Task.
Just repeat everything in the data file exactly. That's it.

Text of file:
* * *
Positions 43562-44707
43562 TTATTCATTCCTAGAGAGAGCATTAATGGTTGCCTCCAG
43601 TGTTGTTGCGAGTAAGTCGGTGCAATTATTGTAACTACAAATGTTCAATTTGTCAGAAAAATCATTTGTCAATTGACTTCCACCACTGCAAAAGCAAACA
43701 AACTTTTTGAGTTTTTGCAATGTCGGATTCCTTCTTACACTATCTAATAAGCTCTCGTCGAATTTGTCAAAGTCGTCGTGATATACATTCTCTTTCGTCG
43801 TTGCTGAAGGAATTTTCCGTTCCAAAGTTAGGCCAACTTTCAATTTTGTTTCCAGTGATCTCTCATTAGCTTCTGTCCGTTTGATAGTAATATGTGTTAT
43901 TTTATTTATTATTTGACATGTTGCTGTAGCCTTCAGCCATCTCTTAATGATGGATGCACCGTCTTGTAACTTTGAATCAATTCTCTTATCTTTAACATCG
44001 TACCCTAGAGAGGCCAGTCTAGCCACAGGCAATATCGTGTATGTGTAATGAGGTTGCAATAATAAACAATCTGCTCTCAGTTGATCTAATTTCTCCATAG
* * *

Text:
Positions 43562-44707
43562 TTATTCATTCCTAGAGAGAGCATTAATGGTTGCCTCCAG
43601 TGTTGTTGCGAGTAAGTCGGTGCAATTATTGTAACTACAAATGTTCAATTTGTCAGAAAAATCATTTGTCAATTGACTTCCACCACTGCAAAAGCAAACA
43701 AACTTTTTGAGTTTTTGCAATGTCGGATTCCTTCTTACACTATCTAATAAGCTCTCGTCGAATTTGTCAAAGTCGTCGTGATATACATTCTCTTTCGTCG
43801 TTGCTGAAGGAATTTTCCGTTCCAAAGTTAGGCCAACTTTCAATTTTGTTTCCAGTGATCTCTCATTAGCTTCTGTCCGTTTGATAGTAATATGTGTTAT
43901 TTTATTTATTATTTGACATGTTGCTGTAGCCTTCAGCCATCTCTTAATGATGGATGCACCGTCTTGTAACTTTGAATCAATTCTCTTATCTTTAACATCG
44001 TACCCTAGAGAGGCCAGTCTAGCCACAGGCAATATCGTGTATGTGTAATGAGGTTGCAATAATAAACAATCTGCTCTCAGTTGATCTAATTTCTCCATAG